Armed ViolenceExclusiveExtremismNews

Exclusion Of Women In Deradicalisation Programmes Is Counter Productive

Dr Fatima Akilu, an expert in deradicalisation, insists that some women perpetrate terror acts equally like men but their active participation may be downplayed by the label of victimhood constantly placed on them.

Dr Fatima Akilu, a psychologist and expert in countering violent extremism, has identified societal gender dynamics and uneven participation of women in deradicalisation programs as factors downplaying their roles as perpetrators of terror acts.

This, Dr Akilu said, has been denying them the opportunity to go through a mind reset, like their male counterparts. 

Speaking during a Twitter space recently organised by HumAngle, psychologist said women join terror groups through various means and have equally been known to play different roles in the groups, including acting as combatants.

While they have been known to play these roles, she disclosed that it has been difficult to establish why women who willingly join terror groups do so. 

The reason for the lack of insight, Dr Akilu said, is because “society still sees women in these (conflict) situations as victims, and this has not allowed us to interrogate their roles and their needs further, whether psychological, social or ideological”.

“Most of the deradicalisation programmes run by the government have very few women and more of men, yet, we see women leaders, for example, within Boko Haram,” she said.

“A male perpetrator who has committed terror acts will go into a government program for deradicalisation, but a woman who has played similar roles is just allowed to go back into her community without any engagement whatsoever.”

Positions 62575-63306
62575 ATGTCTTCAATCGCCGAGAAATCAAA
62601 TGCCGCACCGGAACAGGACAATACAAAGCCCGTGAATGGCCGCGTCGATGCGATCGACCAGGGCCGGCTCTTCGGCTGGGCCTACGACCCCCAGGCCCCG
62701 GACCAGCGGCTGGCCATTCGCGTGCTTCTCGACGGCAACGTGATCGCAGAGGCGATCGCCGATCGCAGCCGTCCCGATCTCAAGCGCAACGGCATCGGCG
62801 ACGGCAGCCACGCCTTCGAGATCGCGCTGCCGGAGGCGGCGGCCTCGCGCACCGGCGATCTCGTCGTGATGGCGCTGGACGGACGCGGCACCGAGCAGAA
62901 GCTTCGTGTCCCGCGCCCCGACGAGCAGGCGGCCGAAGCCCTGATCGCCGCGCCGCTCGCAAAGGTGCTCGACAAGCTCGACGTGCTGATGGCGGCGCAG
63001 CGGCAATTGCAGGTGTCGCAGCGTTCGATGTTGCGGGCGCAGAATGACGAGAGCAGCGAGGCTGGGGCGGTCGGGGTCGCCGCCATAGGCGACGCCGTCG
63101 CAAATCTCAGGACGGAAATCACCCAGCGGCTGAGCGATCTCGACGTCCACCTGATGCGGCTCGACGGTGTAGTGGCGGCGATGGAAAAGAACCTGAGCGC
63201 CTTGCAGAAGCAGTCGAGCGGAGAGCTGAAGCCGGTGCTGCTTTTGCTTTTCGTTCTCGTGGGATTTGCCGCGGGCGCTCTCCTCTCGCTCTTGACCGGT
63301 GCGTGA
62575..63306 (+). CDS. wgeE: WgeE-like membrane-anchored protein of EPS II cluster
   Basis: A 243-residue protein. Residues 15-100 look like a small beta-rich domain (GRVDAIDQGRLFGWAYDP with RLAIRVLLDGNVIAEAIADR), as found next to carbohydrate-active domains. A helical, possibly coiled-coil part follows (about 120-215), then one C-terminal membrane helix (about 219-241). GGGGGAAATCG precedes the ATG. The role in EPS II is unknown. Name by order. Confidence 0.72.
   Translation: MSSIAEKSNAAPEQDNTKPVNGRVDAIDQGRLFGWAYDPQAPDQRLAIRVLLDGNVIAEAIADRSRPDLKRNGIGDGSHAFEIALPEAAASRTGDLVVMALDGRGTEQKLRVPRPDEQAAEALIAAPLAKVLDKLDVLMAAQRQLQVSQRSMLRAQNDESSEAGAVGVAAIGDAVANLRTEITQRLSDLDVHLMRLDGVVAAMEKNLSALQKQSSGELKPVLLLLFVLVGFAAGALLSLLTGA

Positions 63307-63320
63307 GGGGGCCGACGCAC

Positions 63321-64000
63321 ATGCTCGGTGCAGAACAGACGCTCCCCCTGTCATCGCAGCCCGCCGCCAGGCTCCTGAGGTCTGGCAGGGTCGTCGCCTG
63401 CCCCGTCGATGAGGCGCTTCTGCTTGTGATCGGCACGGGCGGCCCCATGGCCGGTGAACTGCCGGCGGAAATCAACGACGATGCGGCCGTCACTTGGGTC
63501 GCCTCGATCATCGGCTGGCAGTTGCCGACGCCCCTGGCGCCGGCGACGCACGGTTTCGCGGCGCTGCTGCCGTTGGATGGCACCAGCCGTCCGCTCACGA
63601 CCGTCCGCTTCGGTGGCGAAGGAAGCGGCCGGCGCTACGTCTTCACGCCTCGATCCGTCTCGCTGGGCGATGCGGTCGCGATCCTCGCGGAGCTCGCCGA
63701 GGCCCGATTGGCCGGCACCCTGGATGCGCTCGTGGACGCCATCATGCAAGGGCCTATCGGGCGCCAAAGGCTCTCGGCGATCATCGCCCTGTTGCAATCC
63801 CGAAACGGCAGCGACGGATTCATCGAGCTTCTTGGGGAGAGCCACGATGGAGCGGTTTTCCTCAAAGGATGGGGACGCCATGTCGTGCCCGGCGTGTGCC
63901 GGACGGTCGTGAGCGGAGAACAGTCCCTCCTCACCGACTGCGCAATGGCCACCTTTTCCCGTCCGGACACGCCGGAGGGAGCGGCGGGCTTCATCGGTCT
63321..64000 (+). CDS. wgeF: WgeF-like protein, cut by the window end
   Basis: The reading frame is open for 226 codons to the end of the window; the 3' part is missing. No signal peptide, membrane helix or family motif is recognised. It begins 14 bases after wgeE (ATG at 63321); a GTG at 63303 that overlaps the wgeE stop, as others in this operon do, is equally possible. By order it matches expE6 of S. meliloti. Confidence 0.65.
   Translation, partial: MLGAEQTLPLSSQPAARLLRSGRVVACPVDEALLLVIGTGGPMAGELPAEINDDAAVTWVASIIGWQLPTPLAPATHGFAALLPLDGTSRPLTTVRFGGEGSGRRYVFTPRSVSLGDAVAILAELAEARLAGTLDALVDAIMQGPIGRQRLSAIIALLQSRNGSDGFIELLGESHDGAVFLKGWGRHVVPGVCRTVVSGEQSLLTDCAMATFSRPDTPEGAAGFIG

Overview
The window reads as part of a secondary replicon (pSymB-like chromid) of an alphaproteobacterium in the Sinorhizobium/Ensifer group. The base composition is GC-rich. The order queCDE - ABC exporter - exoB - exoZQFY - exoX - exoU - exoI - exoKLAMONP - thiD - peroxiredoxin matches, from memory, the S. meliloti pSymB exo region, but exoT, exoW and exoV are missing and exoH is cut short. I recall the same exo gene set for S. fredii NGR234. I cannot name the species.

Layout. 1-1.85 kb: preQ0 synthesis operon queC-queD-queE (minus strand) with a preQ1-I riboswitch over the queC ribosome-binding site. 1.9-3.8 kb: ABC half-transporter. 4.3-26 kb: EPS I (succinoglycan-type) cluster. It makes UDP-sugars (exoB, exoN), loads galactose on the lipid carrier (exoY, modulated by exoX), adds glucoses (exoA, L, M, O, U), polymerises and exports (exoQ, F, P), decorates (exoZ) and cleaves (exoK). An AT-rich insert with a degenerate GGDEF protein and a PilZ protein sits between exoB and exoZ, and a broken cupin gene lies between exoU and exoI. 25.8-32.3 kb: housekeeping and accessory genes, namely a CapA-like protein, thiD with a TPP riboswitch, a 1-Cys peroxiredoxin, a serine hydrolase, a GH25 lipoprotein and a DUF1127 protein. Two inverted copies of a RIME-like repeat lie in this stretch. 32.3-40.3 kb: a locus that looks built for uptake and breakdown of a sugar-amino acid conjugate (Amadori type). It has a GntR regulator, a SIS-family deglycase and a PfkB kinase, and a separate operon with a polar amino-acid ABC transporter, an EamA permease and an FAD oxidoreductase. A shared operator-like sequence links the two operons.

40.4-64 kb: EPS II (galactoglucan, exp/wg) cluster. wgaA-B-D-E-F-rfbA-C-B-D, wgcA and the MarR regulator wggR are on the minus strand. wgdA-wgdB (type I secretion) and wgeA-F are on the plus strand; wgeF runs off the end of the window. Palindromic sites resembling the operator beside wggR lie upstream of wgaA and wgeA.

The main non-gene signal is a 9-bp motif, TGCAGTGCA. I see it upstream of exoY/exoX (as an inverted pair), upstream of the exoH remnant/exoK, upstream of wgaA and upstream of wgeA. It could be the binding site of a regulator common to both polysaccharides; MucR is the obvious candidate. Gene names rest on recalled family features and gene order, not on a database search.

This apparent neglect and underestimation of “women’s agency” in terror acts, according to the psychologist, is only brewing troubles which would no doubt escalate in the future.

Dr Akilu disclosed that while most women have been known to go into terror groups through abductions and like means, there are equally a select group who join the groups voluntarily because they were impressed by the power wielded by the men who invaded took over their villages. 

“These men had access to a lot of resources in the groups, had slaves, organised groups of women and children and were allowed to make certain decisions which would ordinarily not be the case in their heavily patriarchal communities.”

She reiterated that putting such women back into their communities without anything to replace their roles in the groups and without any form of engagement or deradicalisation is a huge misstep by the Nigerian Government.

“I think we need to diversify the policy environment when it comes to DDR (Deradicalisation, Disarmament and Reconciliation),” she said, adding that the security sector in Nigeria is laden with men who equally occupy virtually all of the decision making positions, which reinforces the continued view of women as ‘harmless’ and victims.

Much like Dr Fatima Akilu’s assertion that women play diverse roles in terror groups, an article written by the Institute For Security Studies (ISS), an African organisation research, policy and capacity building think tank, revaeals that women who join terror groups have many reasons for doing so. 

According to the article, “They support them “including on the battlefield.”

The article also suggests that “understanding these roles and reasons is critical in shaping processes to reintegrate women back into society” and giving them reasons to leave such groups.

The article, which talks solely about female Boko Haram members, states that the numerous issues surrounding the reintegration of female members of the group into society “necessitates a tailor-made rehabilitation for women who have been associated with Boko Haram”.

“This might never come to be as no framework for engagement” of women associated with terror groups in Nigeria.”

The ISS revealed in its article that a majority of its female interviewees who went through the DDR rehabilitation centre in Bulumkutu, located in Borno, Northeast Nigeria, said: “they were simply told to forget about their experiences, ignore or report stigmatisation, and live peacefully within the community.”


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